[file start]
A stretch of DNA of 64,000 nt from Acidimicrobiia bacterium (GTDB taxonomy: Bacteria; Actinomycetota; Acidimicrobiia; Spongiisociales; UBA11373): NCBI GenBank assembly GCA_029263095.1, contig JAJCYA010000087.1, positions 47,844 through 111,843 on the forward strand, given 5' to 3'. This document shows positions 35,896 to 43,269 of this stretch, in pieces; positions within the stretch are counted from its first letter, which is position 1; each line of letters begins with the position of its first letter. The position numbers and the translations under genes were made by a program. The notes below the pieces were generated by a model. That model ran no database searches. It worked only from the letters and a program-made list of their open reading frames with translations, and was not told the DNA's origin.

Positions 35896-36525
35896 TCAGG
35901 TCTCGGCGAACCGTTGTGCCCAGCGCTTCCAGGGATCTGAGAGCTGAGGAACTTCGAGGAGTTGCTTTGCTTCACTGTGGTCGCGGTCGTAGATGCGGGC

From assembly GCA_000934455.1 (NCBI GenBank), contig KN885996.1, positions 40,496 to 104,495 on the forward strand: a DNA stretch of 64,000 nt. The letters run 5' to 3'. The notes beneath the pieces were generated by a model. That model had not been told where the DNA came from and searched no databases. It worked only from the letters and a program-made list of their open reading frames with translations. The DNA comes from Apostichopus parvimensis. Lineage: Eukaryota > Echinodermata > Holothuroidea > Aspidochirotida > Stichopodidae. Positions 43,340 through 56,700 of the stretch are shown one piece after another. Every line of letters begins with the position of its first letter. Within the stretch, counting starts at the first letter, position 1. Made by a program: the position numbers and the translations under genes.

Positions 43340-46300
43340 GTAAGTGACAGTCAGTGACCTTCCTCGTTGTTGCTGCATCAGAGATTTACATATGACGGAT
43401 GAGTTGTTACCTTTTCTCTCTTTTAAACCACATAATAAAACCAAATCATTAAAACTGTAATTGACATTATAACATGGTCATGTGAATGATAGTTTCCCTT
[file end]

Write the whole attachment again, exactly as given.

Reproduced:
A stretch of DNA of 64,000 nt from Acidimicrobiia bacterium (GTDB taxonomy: Bacteria; Actinomycetota; Acidimicrobiia; Spongiisociales; UBA11373): NCBI GenBank assembly GCA_029263095.1, contig JAJCYA010000087.1, positions 47,844 through 111,843 on the forward strand, given 5' to 3'. This document shows positions 35,896 to 43,269 of this stretch, in pieces; positions within the stretch are counted from its first letter, which is position 1; each line of letters begins with the position of its first letter. The position numbers and the translations under genes were made by a program. The notes below the pieces were generated by a model. That model ran no database searches. It worked only from the letters and a program-made list of their open reading frames with translations, and was not told the DNA's origin.

Positions 35896-36525
35896 TCAGG
35901 TCTCGGCGAACCGTTGTGCCCAGCGCTTCCAGGGATCTGAGAGCTGAGGAACTTCGAGGAGTTGCTTTGCTTCACTGTGGTCGCGGTCGTAGATGCGGGC

From assembly GCA_000934455.1 (NCBI GenBank), contig KN885996.1, positions 40,496 to 104,495 on the forward strand: a DNA stretch of 64,000 nt. The letters run 5' to 3'. The notes beneath the pieces were generated by a model. That model had not been told where the DNA came from and searched no databases. It worked only from the letters and a program-made list of their open reading frames with translations. The DNA comes from Apostichopus parvimensis. Lineage: Eukaryota > Echinodermata > Holothuroidea > Aspidochirotida > Stichopodidae. Positions 43,340 through 56,700 of the stretch are shown one piece after another. Every line of letters begins with the position of its first letter. Within the stretch, counting starts at the first letter, position 1. Made by a program: the position numbers and the translations under genes.

Positions 43340-46300
43340 GTAAGTGACAGTCAGTGACCTTCCTCGTTGTTGCTGCATCAGAGATTTACATATGACGGAT
43401 GAGTTGTTACCTTTTCTCTCTTTTAAACCACATAATAAAACCAAATCATTAAAACTGTAATTGACATTATAACATGGTCATGTGAATGATAGTTTCCCTT